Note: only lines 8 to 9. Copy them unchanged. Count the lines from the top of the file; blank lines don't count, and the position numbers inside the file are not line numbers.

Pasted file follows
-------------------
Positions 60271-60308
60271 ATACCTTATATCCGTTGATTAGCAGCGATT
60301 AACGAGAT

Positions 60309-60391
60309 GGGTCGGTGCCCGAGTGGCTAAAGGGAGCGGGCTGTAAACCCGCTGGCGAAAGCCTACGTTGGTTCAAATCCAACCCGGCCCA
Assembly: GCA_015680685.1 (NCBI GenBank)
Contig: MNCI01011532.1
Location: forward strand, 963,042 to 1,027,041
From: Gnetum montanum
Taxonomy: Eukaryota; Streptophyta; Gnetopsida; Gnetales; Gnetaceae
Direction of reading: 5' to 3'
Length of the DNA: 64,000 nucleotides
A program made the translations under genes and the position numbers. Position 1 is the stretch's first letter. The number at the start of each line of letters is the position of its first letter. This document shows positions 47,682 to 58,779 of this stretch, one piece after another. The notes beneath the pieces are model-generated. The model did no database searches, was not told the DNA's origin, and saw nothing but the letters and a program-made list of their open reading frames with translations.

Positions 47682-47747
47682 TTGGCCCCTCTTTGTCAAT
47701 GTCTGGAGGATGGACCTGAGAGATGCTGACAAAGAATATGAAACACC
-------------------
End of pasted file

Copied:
Location: forward strand, 963,042 to 1,027,041
From: Gnetum montanum